Bifidobacteria is one of those super beneficial good bacteria that you want in robust quantities to support your mental health.
That’s because bifidobacteria produce highly absorptive and bioavailable B-vitamins like:
- B1 thiamine
- B2 riboflavin
- B3 niacin
- B5 pantothenate
- B6 pyridoxine
- B7 biotin
- B9 folate
And then there’s lactobacillus, another healthy bacteria strain that produces the following:
- Thiamine (B1)
- Riboflavin (B2)
- Niacin (B3)
- Pantothenate (B5)
- Pyridoxine (B6)
- Biotin (Vitamin B7)
- Folate (B9)
- Cobalamin (Vitamin B12, although the quantities are small, so you should still make sure to get enough B12 from your diet)
So if you’re low on good gut bacteria like bifidobacteria and lactobacillus, you’re likely also low on B-vitamins to support your mental health.
Science supports this:
“For example, scientists can distinguish between individuals with and without depression by analyzing their microbiome makeup. In fact, studies using the 16S ribosomal RNA sequencing method have observed abnormalities in the gut bacterial microbiomes of individuals with MDD. Specifically, depressed patients are shown to have reduced microbiome abundance and alpha diversity. For example, Aizawa et al. found that the amount of Bifidobacterium and Lactobacillus in the feces of patients with major depression is typically less than that of healthy individuals. 
Certain stool tests will show you the amount of bifidobacterium and lactobacillus in your stool to help you identify if it is above or below desired levels.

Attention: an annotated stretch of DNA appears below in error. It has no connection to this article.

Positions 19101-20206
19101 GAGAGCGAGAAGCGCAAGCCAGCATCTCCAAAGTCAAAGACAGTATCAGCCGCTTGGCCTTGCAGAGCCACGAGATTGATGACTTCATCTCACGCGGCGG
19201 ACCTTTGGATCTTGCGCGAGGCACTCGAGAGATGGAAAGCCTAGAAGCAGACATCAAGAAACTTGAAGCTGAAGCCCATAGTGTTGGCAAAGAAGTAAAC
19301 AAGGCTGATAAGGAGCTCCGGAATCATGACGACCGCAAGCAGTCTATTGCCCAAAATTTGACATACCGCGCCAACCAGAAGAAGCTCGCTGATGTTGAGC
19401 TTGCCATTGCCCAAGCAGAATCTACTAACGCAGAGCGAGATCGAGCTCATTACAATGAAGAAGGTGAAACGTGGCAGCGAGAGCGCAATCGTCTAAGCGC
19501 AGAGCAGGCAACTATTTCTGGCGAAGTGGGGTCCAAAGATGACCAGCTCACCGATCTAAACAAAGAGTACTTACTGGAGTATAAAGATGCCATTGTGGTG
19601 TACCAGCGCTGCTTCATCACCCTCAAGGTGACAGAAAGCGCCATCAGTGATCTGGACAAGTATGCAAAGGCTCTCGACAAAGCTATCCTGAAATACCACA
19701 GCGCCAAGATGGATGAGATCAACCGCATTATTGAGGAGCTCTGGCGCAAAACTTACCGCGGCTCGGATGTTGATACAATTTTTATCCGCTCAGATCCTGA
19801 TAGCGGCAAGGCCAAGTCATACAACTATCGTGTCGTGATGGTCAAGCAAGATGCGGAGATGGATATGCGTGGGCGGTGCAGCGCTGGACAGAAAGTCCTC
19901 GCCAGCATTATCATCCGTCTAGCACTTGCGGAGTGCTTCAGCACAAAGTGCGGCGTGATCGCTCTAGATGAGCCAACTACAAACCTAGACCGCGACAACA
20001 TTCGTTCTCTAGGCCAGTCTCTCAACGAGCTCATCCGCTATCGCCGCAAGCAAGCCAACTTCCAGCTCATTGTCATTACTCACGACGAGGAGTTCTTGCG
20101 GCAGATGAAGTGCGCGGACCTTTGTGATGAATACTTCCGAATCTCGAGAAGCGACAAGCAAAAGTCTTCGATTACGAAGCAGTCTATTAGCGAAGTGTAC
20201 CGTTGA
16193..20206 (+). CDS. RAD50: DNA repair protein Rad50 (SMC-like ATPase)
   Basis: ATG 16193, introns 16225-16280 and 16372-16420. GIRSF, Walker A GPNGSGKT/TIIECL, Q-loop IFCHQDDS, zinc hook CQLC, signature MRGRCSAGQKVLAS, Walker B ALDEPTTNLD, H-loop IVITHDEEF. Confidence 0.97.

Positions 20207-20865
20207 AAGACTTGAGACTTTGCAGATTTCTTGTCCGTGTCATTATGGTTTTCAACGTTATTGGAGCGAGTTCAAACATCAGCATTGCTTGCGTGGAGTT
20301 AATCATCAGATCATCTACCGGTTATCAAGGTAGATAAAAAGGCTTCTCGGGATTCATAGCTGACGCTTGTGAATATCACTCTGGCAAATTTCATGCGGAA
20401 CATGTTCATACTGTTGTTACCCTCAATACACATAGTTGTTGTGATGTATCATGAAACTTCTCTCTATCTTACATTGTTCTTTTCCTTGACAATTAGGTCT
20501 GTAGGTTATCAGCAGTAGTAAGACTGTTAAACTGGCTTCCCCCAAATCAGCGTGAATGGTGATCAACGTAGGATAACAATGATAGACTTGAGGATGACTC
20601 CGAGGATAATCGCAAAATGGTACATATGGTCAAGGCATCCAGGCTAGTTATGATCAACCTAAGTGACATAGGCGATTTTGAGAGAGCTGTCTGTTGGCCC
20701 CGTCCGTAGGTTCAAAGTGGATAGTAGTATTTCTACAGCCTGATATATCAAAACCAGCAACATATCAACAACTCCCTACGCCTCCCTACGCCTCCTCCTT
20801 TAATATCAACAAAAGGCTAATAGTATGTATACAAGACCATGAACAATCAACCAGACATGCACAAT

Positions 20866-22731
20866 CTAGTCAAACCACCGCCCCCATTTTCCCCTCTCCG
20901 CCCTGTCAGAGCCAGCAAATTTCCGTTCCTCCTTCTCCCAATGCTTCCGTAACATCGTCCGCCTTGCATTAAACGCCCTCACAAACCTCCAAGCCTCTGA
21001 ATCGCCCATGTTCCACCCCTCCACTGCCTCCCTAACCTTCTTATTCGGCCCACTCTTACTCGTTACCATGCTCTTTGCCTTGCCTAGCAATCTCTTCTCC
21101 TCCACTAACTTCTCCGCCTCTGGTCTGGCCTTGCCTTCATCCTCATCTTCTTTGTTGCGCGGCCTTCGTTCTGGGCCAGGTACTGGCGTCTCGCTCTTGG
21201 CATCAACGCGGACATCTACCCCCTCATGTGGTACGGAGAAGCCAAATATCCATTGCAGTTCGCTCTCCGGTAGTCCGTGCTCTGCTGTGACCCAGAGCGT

What can you do about it?
If you’re reading this while tabulating your antibiotic use in the last decade and thinking ‘this is me,’ you’re probably wondering what you can do about it.
Here’s a few steps to get your started:
- Stop guessing and know for sure. Get tested to find out your levels of gram-negative bacteroides, proteobacteria, as well as beneficial bacteria like bifidobacteria to see where you need to make changes. If you want to do this with me, checkout with a New Client Consultation and choose the “Alternative Stool Test Instructions Add-on” at the bottom of the checkout page. The GI Map is another option and gives you slightly different data. Reach out if you need help choosing the best test for you.
Reduce bacteroides and proteobacteria (gram negative). A few easy ways if you KNOW this is your issue is to increase your fiber and omega-3 intake while reducing your overall fat intake.
Reduce your stress level to up-regulate digestion and serotonin production.
Ready to dive deeper into this topic and learn all the nitty-gritty details you need to know and what steps to take? Enroll in the How to Change Your Mood with Food Masterclass!
Hopefully in another decade gut microbiome testing will be an integral part of mental health care, but until then, you have me 😉.
- A Microbial Signature of Psychological Distress in Irritable Bowel Syndrome. https://pubmed.ncbi.nlm.nih.gov/30095672/
- Proteobacteria: A Common Factor in Human Diseases. https://www.hindawi.com/journals/bmri/2017/9351507/
- Hawrelak, Jason. Depression, Anxiety and the GIT microbiota.
- Altered fecal microbiota composition in patients with major depressive disorder. http://dx.doi.org/10.1016/j.bbi.2015.03.016
- Metabolic endotoxemia initiates obesity and insulin resistance. doi:10.2337/db06-1491
- Gut microbe linked to depression in large health study. https://www.science.org/content/article/gut-microbe-linked-depression-large-health-study
- Combined effects of host genetics and diet on human gut microbiota and incident disease in a single population cohort. https://www.nature.com/articles/s41588-021-00991-z
- What is the tryptophan kynurenine pathway and why is it important to neurotherapy https://www.ncbi.nlm.nih.gov/pmc/articles/PMC4482796/
- A Microbiome-Driven Approach to Combating Depression During the COVID-19 Pandemic. https://www.frontiersin.org/articles/10.3389/fnut.2021.672390/full
- Effect of Lipopolysaccharide on Inflammation and Insulin Action in Human Muscle. https://www.ncbi.nlm.nih.gov/pmc/articles/PMC3660322/